‘Tis the season for gift giving

diffendoofer-blog ‘Tis the season for gift-giving, and with so many test-driven “school reform” policies being passed at the Ohio Statehouse this year, now would be a great time to present our lawmakers with gift-wrapped copies of one of the most forward-thinking children’s books ever written, Hooray for Diffendoofer Day. Continue reading →

OEA Representative Assembly – ‘Tis the Season

OEA-RA-2013-blog It’s that time of year again. I’m not talking about the time where a local station plays only Christmas music or when the malls fill up with shoppers craving the best deal on the latest gadgets. I’m talking about the OEA Representative Assembly, or RA, the first weekend in December. Nobody knows, going into the RA, what New Business Items will be introduced. That’s why it’s important for every local to send delegates, so that the sentiments and opinions of teachers all across the state will be heard and considered. Continue reading →

Public Salaries Defy the Myth

highest-paid-public-employees In all but ten states, coaches are the highest paid public employees. This is certainly true in Ohio, where Ohio State’s head football coach, Urban Meyer, made over $4.1 million from the university in his first year, not including bonuses. The average salary of a first year public school teacher in Ohio is about $33,000. So why is the political vitriol over salaries in this country aimed at teachers and not coaches? Continue reading →

Making Schools Safe Again

gun-violence While the anniversary of the Newtown shooting massacre quickly approaches, two teachers in two states were killed at school days apart, each allegedly by a student. Still, lawmakers refuse to pass sensible gun laws and do little to make our schools the safe zones they should be. Teachers and students are being attacked more than ever. What we can do to keep our children and ourselves safe? Continue reading →

Kid bullies often turn into adult bullies

adult-bully Kid bullies often turn into adult bullies, and, like kid bullies, adult bullies focus on gaining power and dominance over others. For some reason, after kid bullies reach adulthood, our society stops calling them what they really are, bullies, and begins referring to them as “people who suffer from a lack of civility in their interactions with others.” Continue reading →

The Other “F” Word

f-word A word was said in jest, but is now calling into question a man’s dignity. It is a word that devastates character and makes the rest of the class point and howl in laughter. As an educator, what is your response? Do you start to take attendance and ask the class to go to their seats? Do you glibly utter, “Save the drama for your mama,” in hopes of diffusing the situation? Do you drop your eyes, or roll them, because this is just one more thing you do not want to deal with today? If you choose to ignore the situation, you may think that you are in the majority. You are not. Continue reading →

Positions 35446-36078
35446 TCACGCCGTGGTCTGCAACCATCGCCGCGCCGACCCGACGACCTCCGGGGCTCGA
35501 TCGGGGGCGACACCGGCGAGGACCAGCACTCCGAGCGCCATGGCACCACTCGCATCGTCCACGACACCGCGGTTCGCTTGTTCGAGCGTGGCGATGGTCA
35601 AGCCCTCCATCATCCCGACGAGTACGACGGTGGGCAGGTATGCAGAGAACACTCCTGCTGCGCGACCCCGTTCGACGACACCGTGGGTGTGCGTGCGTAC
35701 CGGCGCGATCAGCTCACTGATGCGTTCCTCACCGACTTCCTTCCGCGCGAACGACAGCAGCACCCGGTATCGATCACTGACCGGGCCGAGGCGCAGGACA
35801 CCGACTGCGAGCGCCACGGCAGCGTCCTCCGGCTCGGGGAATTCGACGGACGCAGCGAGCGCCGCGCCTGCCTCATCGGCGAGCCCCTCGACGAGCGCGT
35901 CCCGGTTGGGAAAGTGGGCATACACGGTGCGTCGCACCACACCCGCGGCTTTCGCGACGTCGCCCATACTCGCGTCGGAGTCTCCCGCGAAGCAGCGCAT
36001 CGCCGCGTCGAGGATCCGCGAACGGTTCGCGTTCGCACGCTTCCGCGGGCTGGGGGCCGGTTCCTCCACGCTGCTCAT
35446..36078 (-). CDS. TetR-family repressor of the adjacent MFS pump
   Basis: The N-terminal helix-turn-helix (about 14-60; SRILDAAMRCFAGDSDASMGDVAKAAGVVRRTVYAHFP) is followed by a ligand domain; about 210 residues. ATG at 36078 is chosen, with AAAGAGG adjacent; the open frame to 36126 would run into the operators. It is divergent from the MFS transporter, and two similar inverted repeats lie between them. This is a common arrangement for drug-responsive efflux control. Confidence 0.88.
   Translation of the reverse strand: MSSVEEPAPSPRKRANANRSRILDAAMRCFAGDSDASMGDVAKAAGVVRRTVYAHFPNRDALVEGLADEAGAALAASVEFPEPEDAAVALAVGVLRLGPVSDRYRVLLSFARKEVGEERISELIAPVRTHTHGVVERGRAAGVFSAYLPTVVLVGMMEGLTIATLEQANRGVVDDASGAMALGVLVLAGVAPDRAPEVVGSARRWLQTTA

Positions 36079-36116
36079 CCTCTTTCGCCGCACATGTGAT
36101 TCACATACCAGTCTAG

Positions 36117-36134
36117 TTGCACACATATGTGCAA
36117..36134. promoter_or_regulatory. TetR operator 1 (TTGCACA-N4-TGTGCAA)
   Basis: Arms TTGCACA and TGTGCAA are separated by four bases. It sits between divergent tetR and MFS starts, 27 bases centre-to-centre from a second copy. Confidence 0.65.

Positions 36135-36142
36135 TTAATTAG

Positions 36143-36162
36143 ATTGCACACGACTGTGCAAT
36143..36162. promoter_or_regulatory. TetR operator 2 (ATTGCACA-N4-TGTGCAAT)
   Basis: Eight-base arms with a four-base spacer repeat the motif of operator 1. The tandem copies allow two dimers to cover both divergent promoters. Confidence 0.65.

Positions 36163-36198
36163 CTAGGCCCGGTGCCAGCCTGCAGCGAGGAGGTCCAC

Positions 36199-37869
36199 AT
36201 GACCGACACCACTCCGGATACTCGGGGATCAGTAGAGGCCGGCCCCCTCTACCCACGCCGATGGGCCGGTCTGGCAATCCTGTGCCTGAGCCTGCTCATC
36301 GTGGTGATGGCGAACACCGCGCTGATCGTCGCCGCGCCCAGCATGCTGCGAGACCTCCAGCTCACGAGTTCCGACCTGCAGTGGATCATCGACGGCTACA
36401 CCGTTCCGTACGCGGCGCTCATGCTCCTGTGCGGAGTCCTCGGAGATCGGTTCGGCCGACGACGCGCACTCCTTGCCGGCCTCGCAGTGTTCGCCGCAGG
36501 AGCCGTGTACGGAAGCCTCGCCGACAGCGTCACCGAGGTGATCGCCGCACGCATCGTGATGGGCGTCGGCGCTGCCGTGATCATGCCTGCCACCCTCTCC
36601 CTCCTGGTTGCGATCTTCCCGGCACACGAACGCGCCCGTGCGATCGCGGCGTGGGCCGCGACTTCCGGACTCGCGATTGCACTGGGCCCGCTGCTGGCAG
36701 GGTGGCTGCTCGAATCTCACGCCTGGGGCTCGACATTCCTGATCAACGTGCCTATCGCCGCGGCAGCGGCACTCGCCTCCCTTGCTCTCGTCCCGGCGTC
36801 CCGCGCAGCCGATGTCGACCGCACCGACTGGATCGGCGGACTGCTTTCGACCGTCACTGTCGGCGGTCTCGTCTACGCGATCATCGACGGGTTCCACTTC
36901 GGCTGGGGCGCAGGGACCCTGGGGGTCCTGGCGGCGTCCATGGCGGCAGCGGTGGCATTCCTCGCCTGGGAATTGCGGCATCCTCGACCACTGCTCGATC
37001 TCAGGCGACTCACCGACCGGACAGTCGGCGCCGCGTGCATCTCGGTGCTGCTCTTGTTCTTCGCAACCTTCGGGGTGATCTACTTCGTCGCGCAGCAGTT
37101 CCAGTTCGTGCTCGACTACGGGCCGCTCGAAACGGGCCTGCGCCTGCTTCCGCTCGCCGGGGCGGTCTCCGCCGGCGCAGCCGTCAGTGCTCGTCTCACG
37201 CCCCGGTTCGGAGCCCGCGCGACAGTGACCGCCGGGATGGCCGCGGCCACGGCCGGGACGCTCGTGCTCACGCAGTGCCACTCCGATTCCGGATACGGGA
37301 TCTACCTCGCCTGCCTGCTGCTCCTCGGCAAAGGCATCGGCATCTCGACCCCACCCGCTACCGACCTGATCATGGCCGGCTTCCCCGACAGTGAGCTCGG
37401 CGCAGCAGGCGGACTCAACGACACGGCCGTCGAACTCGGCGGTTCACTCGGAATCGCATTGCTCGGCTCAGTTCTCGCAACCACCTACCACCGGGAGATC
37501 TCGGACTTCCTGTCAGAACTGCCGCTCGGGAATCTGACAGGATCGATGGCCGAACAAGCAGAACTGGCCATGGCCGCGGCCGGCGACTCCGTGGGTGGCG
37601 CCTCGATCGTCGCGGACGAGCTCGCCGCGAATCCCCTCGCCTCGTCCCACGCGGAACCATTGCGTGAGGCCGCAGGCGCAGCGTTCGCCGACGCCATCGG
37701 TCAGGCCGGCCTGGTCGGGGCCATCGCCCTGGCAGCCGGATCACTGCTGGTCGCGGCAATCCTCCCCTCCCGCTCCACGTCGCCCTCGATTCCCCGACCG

“Right to Work” and Other Creatively Worded Catchphrases

used-car Whenever I hear phrases such as “right to work’ repeated loudly and frequently, I know that organizations are trying to convince me to react rather than think. However, the use of other catchphrases has made me very skeptical. From the automobile marketing arena, I have often marveled at the transformation of “used cars” to “pre-owned cars.” “Right to Work,” I think, is the same kind of sugarcoated misnomer. Continue reading →

It Takes a Village: Working Together for Public Education

NWOFPE3 Our first community event was an education piece about school finance, because so many of the issues impacting schools, high stakes testing, unfunded mandates and vouchers have a financial component tied to them. For example, Jeff Fouke, Treasurer for Washington Local Schools, explained that his district receives $2,969 per student from the state, but pays $6,876 to a charter school when a child transfers out of Washington Local. This means that close to $4,000 in local taxes are diverted from public schools per child. Despite the depressing statistics, I left the evening full of hope, because the event itself was a success. Continue reading →
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